Differences of Teachers', Field Instructors', and Students' Views on Job Analysis of Social Work Students
Sherer, Moshe, Peleg-Oren, Neta, Journal of Social Work Education
FIELD PRACTICE IN SOCIAL WORK EDUCATION is the central mechanism for transmitting theoretical knowledge into the practical level of work (Euster, 1999; Schneck, Grossman, & Glassman, 1991; Vayda & Bogo, 1991). What social work students do during their fieldwork is a crucial issue for social work education. This study deals with the extent to which academic teachers (teachers), field instructors (instructors), and students agree on what social work students do in their fieldwork and how they rank the importance of these activities.
In social work, field experience has largely been studied as it relates to the level of practice methodology, the description of relationships with clients, the supervision process, or the agency (Fortune, McCarthy, & Abramson, 2001; Henderson, Stringer, Cawyer, & Watkins, 1999; Itzhaky & Eliahu, 1999; Knight, 2000, 2001). While fieldwork is a critical component in the social work educational process, the issue of what students actually do during their fieldwork has been only minimally studied in a systematic and scholarly way (Cuzzi, Holden, Chernack, Rutter, & Rosenberg, 1997; Fortune & Abramson, 1993; Knight, 1997, 2000, 2001; Reisch & Jarman-Rohde, 2000; Vayda & Bogo, 1991). Thus, Kadushin (1991) indicated that although field instruction is the most significant part of social work education, it has not had the benefit of sufficient studies by social work researchers.
Little documentation concerning student perceptions of their own training exists, a puzzling circumstance in light of research showing that students perceive their field instruction as the most important part of their studies (Raskin, 1989). Students' degrees of satisfaction and the variables affecting this are the main areas that have been examined (Cohen & Cohen, 1998; Fernandez, 1998; Fortune & Abramson, 1993).
The typical social work program is based on the premise that preparation for professional practice requires a core of knowledge and practical experience that is achieved through supervised training in the field. Teachers, along with field instructors, ensure that social work students will successfully integrate theory into their practice (Knight, 2000; Schneck, 1991; Tolson & Kopp, 1988). Several approaches exist concerning the philosophy and goals of field instruction and its design (Ramsey, 1989). The approach articulated by Brauns and Kramer (1986), by Spiro (2001), and by Spiro, Sherer, Korin-Langer, and Weiss (1998), wherein theoretical studies exist alongside professional studies in the field, is accepted in Israel. The field experience promotes a synthesis between academic forces and practical work in the field via investigation and the performance of interventions in a guided process with the aim of ensuring proper and controlled development of the student (Zastrow, 1994).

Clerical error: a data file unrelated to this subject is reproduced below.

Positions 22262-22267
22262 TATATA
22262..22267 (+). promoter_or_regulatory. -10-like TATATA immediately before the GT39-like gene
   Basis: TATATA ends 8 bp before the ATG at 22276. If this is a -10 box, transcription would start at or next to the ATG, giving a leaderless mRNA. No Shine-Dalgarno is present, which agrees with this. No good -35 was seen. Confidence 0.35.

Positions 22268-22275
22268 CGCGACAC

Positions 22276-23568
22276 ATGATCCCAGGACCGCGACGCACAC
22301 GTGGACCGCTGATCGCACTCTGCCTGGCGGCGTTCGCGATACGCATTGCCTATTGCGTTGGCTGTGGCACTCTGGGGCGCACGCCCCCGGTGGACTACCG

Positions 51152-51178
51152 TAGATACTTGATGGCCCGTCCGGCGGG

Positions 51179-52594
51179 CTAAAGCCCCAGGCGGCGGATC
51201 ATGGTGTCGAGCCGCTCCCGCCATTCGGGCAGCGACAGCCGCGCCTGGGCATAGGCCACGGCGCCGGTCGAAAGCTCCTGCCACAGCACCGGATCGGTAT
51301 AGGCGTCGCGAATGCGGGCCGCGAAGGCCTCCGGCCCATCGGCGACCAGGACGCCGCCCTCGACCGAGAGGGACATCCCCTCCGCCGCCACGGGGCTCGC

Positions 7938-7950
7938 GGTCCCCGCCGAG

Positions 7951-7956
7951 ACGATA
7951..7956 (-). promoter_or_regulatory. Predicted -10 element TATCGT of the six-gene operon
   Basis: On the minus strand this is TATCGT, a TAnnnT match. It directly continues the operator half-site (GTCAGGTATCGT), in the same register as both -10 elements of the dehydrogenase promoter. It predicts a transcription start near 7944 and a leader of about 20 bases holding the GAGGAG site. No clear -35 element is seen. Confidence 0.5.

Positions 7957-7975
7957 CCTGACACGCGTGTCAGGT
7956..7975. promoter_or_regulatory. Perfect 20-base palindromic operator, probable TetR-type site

Each side of the learning triangle--teachers, field instructors, and students--plays its own part in developing the professional social worker. The academic teachers are at the center of the triangle. They teach intervention areas and play a major role in advancing theory: They convey skills and attitudes, teaching and learning styles in the classroom and in the field, and the goals of supervision in the field. Teachers are expected to direct and monitor student field education (Fernandez, 1998; Fortune et al., 1985). They work in coordination with field instructors in developing student study habits and the desired form of instruction. Together teachers and field instructors rate and evaluate students' professional development.
A few studies have investigated the roles field instructors play in socializing students to the profession and in transmitting key knowledge, values, and skills (Abram, Hartung, & Wernet, 2000; Bogo & Vayda, 1987). Instructors (usually part-time employees of a local agency) act as field teachers and evaluators, imparting theory and skills and assessing student progress (Schwaber, 1994). …